Voters supported the right to an abortion in midterm elections Tuesday after the reversal of Roe v. Wade earlier this year put the issue back in states’ hands.
In California, Michigan and Vermont, voters passed measures ensuring reproductive rights are codified in those states’ constitutions. In conservative Kentucky, voters rejected an anti-abortion measure that would have barred protecting the right to an abortion within the state constitution.
Montana voters decided on whether providers performing the procedures should face enhanced penalties. That vote had still not been called as of Wednesday morning.
The landmark abortion ruling reversal earlier this summer left healthcare providers in many states in a flux, with unclear guidance. Legislators immediately began working to enact local laws prohibiting the procedure or penalizing those performing them.
Many new and resurrected state laws covering abortion are still in legal limbo, bouncing around the courts while the constitutionality of those regulations are debated.
In Michigan, Roe v. Wade’s reversal put a 1931 state law banning abortions with no exceptions for rape or incest back on the books, though it was blocked in court following challenges from Planned Parenthood and Democratic Gov. Gretchen Whitmer.
Whitmer made abortion rights and access a highlight of her reelection campaign, which she won Tuesday.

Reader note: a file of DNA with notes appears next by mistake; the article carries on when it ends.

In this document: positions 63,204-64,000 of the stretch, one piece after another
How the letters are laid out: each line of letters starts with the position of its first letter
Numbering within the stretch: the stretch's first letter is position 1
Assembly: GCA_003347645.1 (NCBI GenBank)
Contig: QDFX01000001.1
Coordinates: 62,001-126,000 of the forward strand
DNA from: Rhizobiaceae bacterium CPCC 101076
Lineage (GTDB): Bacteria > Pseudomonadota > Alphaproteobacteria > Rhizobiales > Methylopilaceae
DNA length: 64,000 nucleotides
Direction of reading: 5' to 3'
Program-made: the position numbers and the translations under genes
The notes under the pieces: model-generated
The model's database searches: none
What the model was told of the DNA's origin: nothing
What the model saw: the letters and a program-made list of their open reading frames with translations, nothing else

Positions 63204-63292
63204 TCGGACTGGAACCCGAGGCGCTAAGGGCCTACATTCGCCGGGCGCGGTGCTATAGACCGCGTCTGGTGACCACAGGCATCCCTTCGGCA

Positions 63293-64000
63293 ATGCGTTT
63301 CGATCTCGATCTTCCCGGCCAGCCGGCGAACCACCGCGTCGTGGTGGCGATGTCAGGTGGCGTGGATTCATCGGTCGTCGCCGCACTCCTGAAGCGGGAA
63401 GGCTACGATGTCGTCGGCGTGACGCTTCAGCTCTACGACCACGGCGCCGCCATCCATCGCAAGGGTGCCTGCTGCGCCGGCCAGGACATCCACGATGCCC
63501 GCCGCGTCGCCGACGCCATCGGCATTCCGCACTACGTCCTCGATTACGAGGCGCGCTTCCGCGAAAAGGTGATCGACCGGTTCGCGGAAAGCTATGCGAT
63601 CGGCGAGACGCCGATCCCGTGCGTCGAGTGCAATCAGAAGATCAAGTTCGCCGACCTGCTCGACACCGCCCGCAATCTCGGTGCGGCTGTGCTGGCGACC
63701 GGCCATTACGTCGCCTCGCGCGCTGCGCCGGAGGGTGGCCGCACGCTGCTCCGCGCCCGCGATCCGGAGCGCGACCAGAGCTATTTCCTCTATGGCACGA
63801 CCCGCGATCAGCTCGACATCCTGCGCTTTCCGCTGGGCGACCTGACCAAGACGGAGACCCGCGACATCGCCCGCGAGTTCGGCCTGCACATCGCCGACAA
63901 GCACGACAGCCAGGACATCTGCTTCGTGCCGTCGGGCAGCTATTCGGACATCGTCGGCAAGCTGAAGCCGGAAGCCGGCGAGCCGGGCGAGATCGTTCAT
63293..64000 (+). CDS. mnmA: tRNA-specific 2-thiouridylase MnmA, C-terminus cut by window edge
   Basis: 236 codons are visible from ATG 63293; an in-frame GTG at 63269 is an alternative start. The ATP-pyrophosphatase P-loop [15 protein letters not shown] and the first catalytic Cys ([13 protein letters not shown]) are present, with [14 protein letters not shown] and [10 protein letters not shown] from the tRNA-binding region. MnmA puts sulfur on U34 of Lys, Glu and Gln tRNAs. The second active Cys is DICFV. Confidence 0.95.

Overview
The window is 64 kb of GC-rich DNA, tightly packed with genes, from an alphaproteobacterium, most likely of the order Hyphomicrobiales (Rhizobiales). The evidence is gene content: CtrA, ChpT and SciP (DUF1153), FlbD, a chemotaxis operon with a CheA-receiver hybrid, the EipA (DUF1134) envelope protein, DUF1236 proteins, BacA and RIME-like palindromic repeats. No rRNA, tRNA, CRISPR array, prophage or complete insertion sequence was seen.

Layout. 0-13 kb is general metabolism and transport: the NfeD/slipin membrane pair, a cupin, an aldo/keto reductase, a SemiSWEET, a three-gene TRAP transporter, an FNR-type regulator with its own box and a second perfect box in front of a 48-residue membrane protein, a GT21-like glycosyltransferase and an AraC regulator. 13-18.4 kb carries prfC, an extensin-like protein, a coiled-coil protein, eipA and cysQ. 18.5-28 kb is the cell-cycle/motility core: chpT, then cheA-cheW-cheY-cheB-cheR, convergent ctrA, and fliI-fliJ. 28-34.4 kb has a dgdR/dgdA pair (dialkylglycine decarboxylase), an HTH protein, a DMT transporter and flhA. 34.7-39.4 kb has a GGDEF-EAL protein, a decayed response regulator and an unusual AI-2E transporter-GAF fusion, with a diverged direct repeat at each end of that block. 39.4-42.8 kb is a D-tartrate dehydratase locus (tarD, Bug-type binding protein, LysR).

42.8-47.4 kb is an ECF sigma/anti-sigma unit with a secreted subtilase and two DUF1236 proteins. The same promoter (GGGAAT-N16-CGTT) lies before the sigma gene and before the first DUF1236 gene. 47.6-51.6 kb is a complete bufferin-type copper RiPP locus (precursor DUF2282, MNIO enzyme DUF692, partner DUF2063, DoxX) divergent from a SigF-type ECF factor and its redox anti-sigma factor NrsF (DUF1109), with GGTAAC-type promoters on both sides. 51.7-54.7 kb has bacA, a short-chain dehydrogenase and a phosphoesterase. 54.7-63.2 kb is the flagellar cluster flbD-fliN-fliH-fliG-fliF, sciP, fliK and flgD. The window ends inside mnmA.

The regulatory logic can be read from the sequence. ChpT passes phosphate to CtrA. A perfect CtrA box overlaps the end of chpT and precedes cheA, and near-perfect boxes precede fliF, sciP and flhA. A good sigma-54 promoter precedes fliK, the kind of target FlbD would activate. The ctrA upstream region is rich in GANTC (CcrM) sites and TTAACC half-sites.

Other healthcare issues on state ballots included Medicaid expansion in South Dakota, which the red state’s voters approved of, expanding coverage to an estimated 42,500 people.
Missouri and Oklahoma expanded their Medicaid programs last year after successful ballot initiatives, following moves by Idaho, Nebraska and Utah.
Eleven states still have not expanded Medicaid coverage under the Affordable Care Act.
In Arizona, voters approved a measure protecting consumers from predatory medical debt collection practices. That new law will cut the maximum interest rate on medical debt to 3% annually from a current cap of 10%.
It will also decrease the amount of disposable earnings subject to garnishment to 10% and increase exemptions from debt collection for assets such as a home, car and bank account.